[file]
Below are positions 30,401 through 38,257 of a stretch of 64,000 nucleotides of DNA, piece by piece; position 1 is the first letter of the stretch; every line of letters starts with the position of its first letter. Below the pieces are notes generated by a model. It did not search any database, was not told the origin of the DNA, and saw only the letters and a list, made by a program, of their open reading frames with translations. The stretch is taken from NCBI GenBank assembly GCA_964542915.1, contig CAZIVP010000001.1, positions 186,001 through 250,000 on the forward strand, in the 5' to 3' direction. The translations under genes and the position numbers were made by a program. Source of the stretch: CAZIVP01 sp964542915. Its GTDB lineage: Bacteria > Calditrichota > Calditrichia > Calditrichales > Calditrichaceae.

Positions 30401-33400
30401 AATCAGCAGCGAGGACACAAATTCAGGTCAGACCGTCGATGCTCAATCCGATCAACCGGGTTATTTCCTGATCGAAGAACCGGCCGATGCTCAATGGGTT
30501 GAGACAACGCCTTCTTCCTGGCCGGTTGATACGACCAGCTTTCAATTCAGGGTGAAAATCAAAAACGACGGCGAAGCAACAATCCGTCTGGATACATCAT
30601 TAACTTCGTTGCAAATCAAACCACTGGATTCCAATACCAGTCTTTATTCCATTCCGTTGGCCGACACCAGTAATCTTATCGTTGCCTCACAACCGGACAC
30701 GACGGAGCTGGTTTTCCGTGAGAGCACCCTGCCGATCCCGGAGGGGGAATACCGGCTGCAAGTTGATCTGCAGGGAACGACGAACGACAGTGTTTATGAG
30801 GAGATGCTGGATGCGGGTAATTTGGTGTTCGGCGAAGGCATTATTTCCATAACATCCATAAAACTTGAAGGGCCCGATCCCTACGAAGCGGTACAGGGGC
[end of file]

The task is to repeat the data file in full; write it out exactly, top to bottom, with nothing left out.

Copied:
Below are positions 30,401 through 38,257 of a stretch of 64,000 nucleotides of DNA, piece by piece; position 1 is the first letter of the stretch; every line of letters starts with the position of its first letter. Below the pieces are notes generated by a model. It did not search any database, was not told the origin of the DNA, and saw only the letters and a list, made by a program, of their open reading frames with translations. The stretch is taken from NCBI GenBank assembly GCA_964542915.1, contig CAZIVP010000001.1, positions 186,001 through 250,000 on the forward strand, in the 5' to 3' direction. The translations under genes and the position numbers were made by a program. Source of the stretch: CAZIVP01 sp964542915. Its GTDB lineage: Bacteria > Calditrichota > Calditrichia > Calditrichales > Calditrichaceae.

Positions 30401-33400
30401 AATCAGCAGCGAGGACACAAATTCAGGTCAGACCGTCGATGCTCAATCCGATCAACCGGGTTATTTCCTGATCGAAGAACCGGCCGATGCTCAATGGGTT
30501 GAGACAACGCCTTCTTCCTGGCCGGTTGATACGACCAGCTTTCAATTCAGGGTGAAAATCAAAAACGACGGCGAAGCAACAATCCGTCTGGATACATCAT
30601 TAACTTCGTTGCAAATCAAACCACTGGATTCCAATACCAGTCTTTATTCCATTCCGTTGGCCGACACCAGTAATCTTATCGTTGCCTCACAACCGGACAC
30701 GACGGAGCTGGTTTTCCGTGAGAGCACCCTGCCGATCCCGGAGGGGGAATACCGGCTGCAAGTTGATCTGCAGGGAACGACGAACGACAGTGTTTATGAG
30801 GAGATGCTGGATGCGGGTAATTTGGTGTTCGGCGAAGGCATTATTTCCATAACATCCATAAAACTTGAAGGGCCCGATCCCTACGAAGCGGTACAGGGGC